Bill James allowed himself to smile as he watched the 20-something man come alive as he got down on the library floor with the children to talk to them about the trains they were playing with. Their days had become so routine and purpose driven, and Jake had been such a trooper about simply doing what needed to be done to get them to the next sunrise that Bill had forgotten that although his son’s body was 24, the occupant, at least in part, would always be a boy, and one that had been forced to witness, and even participate in the kinds of horrors that often made young men his age into much, much older men.
Bill shifted in his chair. He hurt. The catalog of aches and pains seemed to be growing, and yet none were as severe as they once were. A life of necessity caused him to rapidly drop much of the extra weight he had carried for so long. On the one hand, it had been a blessing, as he shed the need for the medications he had taken for years as he shed the pounds. But the improved health had come at such a terrible cost. It was only fatigue that let him close his eyes and sleep at the end of every day now, a sleep without the agony of having to rewitness the litany of loss and misery behind his eyelids every night.
He reoriented his attention to the young man who had almost magically transformed into a child before him as the library full of people, young and old, waited to see the doctor who came here twice a week to offer her services to the poor, the unwanted, and those trying to get by without any unnecessary attention from the authorities. He turned to a corner in the stacks where an attractive, auburn-haired woman in a pair of grey slacks, black sweater, and white coat quietly laughed and chatted up an old woman while checking her blood pressure. He looked again at Jake, who at the moment only had eyes for a blue train engine in the hands of the young boy in front of him, as the two talked excitedly about other trains. Bill hadn’t wanted to do this, but Jake seemed to be having difficulty with his eyesight, and some of the symptoms he had been describing to Bill had him worried. The two of them had come so far, and had lost so much that Bill could not bear the thought of losing his remaining son, and the last blood relative he had left in this world.
The clinic was busy, and sunlight had illuminated a dark sky and made it a brilliant unbroken blue before they were even close to Jake’s turn with the doctor. Bill blinked in the bright sunlight as it filled the library through a battery of windows. They had been here for three years now, but he still had not gotten used to the sheer enormity of the sky, or how it made buildings seem to sprout up out of the prairie, as if they had been planted there.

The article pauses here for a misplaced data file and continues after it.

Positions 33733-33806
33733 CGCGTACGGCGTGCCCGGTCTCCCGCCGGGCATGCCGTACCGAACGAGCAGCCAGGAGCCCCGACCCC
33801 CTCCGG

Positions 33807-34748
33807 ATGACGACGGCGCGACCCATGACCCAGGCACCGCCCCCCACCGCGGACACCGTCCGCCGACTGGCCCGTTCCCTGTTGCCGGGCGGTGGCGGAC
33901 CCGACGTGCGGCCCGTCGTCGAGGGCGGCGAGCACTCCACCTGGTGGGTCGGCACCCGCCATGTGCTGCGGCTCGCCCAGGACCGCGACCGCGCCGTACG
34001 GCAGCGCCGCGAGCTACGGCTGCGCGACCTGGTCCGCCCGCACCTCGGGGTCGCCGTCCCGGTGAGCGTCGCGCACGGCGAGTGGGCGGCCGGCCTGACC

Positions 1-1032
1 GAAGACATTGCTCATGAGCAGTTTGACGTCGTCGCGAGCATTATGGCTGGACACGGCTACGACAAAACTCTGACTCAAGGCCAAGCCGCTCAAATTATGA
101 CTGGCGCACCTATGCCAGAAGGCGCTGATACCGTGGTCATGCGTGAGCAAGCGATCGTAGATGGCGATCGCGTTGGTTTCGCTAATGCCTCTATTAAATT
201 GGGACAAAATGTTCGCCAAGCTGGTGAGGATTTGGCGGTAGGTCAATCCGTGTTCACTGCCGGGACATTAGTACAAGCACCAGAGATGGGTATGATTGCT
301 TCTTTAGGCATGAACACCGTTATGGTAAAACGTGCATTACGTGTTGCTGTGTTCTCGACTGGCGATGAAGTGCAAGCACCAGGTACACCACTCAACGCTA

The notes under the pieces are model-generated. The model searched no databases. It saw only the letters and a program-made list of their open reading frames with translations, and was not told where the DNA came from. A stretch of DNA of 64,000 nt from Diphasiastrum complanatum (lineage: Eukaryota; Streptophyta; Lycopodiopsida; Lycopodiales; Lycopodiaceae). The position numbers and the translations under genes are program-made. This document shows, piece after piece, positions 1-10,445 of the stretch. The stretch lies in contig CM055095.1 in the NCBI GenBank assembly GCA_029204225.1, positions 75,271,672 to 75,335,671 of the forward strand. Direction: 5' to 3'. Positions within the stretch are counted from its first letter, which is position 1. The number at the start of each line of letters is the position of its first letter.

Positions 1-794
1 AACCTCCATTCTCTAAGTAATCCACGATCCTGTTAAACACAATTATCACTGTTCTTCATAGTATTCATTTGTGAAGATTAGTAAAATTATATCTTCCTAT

It was shortly after noon when it was Jake’s turn to see the doctor. Bill went back with him, in part to keep the young man from becoming too anxious, in part to make sure that the questions asked didn’t become too intrusive, and because he wanted to ask questions of his own, so he could gauge his son’s prognosis. The doctor was brief without being brusque, she got Jake to smile, and relax of his own accord, and after a short exchange, and examination, had concluded that the young man probably needed glasses and nothing more.
Bill had helped his son up out of the chair, and thanked the doctor for her time. As the two turned to go, the doctor said “OK, Dad. It’s your turn.”
For a second not longer than a breath, Bill froze. He turned, summoning a charm that had long lay dormant, and replied “It’s ok, Doctor. I’m an old man, with the aches and pains to prove it, but I am MUCH healthier than I used to be. I don’t need to take up your valuable time for you to tell me that. I was just worried about my son, and you helped to fix that. I really couldn’t impose on you further, especially when so many people are here because they are truly in need of your assistance.” And he motioned to the middle of the library, where twenty or so people still sat waiting.
“Mr. James, you’ve waited this long, and as you have stated, they are my services to give. I wouldn’t feel right not examining you both when I am here to help people feel better. Please take off your coat and sit down.”
She patted the chair opposite her as she made eye contact with him. Bill considered, noting that she did not have a fingerprint scanner like the ones in hospitals and doctor’s offices, nor had she been taking notes. He sighed as he concluded that it may be better to submit and then melt away after, than make a scene and be remembered. He told Jake to go back into the main hub of the library and he would join him in a few minutes. He took off his coat and sat down.
“This won’t take long. You do appear to be healthy, but you can never be too careful”, she said as she attached the blood pressure cuff to his left arm. After attaching it, she leaned in closer, seeming to adjust, then readjust the cuff, and said in a quiet, businesslike tone while not taking her eyes off the cuff “Mr. Wilson, I have been authorized by the government of Canada to offer you and your son political asylum here in our country. This would permit you to live under your own names, obtain identification documents, work, and obtain social services. The decision to make this offer was not made lightly, and frankly, I have no idea what will happen if you decide to refuse our offer.”
Cooper Wilson’s heart suddenly seemed to be in his throat, beating at a breakneck pace as his mind battled his body’s instinct to grab Jake and flee.